Monday, April 27, 2020

What are the various kinds of risks involved in real estate investment? And what should you as an investor do to minimize those risks?

Author: Sachin Gupta | Find me on Twitter

Any kind of investment whether in Gold, property, stocks, bonds, etc. is subjected to certain risks. While Government securities are considered risk free, there is still some amount of risk involved in those. What if the government defaults as has happened in some of the EU nations? Consciously or unconsciously people do their risk analysis before making any investment. In this post, we will analyze the risks that are involved in real estate investment. Whether one is investing a small amount or substantial amount, going through this risk analysis will help you in foreseeing the potential risks that can creep in your real estate investments.


  • Business risk:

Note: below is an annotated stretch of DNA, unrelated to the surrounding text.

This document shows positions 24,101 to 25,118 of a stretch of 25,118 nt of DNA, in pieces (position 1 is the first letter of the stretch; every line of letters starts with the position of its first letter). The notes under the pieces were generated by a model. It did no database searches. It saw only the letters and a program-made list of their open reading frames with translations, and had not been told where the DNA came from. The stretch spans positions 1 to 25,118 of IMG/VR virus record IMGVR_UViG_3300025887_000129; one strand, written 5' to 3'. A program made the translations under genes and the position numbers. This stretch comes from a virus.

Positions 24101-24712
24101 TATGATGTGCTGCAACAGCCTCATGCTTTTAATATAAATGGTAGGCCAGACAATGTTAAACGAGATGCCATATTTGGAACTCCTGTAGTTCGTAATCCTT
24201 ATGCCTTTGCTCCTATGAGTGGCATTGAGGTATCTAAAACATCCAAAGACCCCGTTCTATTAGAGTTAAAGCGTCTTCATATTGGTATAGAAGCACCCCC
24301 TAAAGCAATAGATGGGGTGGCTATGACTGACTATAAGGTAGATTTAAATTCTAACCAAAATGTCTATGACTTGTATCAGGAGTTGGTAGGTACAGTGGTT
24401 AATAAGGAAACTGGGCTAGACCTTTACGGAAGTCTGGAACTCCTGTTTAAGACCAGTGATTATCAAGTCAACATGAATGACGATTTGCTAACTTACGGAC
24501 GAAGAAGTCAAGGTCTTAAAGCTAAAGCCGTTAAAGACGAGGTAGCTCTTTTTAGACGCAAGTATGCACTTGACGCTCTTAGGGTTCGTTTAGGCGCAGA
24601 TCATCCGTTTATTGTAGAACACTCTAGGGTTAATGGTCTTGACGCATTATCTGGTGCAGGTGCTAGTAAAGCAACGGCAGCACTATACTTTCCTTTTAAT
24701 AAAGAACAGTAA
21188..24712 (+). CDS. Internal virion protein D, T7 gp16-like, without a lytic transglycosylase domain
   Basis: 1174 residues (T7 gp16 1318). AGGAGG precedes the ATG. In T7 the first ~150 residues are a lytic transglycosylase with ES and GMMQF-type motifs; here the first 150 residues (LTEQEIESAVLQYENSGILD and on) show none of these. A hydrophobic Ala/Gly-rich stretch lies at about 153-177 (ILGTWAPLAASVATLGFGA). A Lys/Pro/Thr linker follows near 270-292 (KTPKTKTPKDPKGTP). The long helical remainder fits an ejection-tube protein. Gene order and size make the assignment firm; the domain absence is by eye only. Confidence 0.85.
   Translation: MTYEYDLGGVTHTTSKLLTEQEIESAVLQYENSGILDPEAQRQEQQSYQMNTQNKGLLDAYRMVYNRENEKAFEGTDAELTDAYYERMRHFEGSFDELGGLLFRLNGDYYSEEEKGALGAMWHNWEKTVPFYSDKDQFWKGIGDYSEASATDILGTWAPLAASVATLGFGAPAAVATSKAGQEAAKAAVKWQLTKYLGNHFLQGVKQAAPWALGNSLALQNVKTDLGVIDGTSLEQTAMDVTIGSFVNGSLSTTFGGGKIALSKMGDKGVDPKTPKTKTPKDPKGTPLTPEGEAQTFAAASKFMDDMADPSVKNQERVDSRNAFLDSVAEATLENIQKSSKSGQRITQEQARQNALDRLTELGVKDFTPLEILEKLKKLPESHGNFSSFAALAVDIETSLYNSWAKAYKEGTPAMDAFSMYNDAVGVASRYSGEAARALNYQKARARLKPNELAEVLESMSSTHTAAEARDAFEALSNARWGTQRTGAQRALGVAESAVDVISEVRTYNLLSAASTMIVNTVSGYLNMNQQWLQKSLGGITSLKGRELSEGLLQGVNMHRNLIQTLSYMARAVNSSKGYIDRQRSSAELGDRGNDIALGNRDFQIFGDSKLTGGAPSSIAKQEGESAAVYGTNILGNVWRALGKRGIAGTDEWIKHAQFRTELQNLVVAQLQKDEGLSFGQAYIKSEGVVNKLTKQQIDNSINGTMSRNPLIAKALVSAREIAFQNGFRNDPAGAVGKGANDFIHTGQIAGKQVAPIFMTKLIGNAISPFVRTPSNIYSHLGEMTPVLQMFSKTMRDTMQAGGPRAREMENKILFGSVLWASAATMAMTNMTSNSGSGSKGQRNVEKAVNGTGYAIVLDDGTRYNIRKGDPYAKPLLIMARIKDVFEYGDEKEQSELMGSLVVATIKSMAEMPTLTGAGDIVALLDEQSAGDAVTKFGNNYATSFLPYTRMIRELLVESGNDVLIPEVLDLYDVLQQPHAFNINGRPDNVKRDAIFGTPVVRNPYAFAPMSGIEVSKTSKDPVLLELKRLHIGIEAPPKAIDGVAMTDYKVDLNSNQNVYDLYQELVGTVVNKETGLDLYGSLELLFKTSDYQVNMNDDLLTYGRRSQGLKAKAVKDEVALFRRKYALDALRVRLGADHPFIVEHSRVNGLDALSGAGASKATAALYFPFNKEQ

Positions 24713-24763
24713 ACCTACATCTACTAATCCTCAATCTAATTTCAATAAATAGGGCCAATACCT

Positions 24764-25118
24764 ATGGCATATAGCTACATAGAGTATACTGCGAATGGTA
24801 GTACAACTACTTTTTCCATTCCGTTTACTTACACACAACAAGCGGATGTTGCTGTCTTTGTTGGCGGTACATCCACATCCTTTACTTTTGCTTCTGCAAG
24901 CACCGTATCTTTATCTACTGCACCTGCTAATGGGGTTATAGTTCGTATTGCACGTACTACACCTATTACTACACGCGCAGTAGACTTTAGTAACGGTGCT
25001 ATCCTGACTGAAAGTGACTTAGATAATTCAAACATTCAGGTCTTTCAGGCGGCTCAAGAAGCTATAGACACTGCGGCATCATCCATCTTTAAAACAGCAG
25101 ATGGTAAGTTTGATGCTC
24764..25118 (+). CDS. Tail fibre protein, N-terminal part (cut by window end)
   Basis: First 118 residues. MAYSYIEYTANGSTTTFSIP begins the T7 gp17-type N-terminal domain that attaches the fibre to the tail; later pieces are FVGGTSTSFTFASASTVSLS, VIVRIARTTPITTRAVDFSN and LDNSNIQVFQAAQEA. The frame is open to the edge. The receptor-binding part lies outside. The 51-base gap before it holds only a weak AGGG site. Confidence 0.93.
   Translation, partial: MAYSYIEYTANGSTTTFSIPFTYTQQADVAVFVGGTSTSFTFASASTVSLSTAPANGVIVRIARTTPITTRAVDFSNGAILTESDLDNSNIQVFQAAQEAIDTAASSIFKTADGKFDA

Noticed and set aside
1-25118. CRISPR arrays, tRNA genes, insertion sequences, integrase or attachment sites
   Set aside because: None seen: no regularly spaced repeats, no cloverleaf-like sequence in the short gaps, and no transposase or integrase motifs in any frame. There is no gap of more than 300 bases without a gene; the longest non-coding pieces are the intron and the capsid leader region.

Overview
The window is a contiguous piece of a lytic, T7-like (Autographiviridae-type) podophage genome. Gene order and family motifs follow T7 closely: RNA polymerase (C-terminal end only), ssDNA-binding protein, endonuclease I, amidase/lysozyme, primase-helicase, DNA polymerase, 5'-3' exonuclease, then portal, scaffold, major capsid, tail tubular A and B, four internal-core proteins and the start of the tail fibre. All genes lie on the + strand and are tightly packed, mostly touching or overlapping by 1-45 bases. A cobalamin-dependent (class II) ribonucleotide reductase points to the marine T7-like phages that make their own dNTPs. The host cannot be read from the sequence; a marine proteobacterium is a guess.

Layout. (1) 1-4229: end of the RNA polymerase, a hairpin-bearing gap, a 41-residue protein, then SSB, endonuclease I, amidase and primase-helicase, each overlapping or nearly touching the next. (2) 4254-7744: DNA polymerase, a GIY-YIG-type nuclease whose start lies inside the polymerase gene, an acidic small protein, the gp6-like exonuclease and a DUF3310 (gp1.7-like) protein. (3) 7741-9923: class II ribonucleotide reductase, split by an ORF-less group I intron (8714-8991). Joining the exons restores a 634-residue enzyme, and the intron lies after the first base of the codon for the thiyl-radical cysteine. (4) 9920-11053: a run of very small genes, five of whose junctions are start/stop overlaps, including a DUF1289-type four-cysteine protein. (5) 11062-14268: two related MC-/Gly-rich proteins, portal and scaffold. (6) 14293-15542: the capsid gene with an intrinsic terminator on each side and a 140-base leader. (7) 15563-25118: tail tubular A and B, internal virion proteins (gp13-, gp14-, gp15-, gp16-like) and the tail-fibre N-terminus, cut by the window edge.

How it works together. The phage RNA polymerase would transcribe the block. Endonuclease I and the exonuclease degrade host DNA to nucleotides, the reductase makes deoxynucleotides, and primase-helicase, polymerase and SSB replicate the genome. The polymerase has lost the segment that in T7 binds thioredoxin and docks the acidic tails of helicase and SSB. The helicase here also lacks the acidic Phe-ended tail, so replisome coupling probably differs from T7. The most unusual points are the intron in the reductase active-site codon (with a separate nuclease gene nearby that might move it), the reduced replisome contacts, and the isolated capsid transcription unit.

Property investors suffer due to fluctuations in economic activities that affect the variability of rental income generated by the property. Changes in economic conditions prevailing in the country often affect some properties more than others depending on the type of property, its location, and any existing leases. For commercial properties, particularly office space buildings, a property with a well diversified tenant mix is likely to be less subject to business investment risk. Lease deeds that provide the owner with protection against unexpected changes in expenses (e.g., with expense stops in the lease, or leases indexed to WPI, etc.) would have less business risk. Changes in the economic conditions also affect the residential property investors who are primarily looking for capital appreciation gains on the property. With economy slowing down, the capital yields goes drastically down as can be seen in the latest housing price index across many cities in India.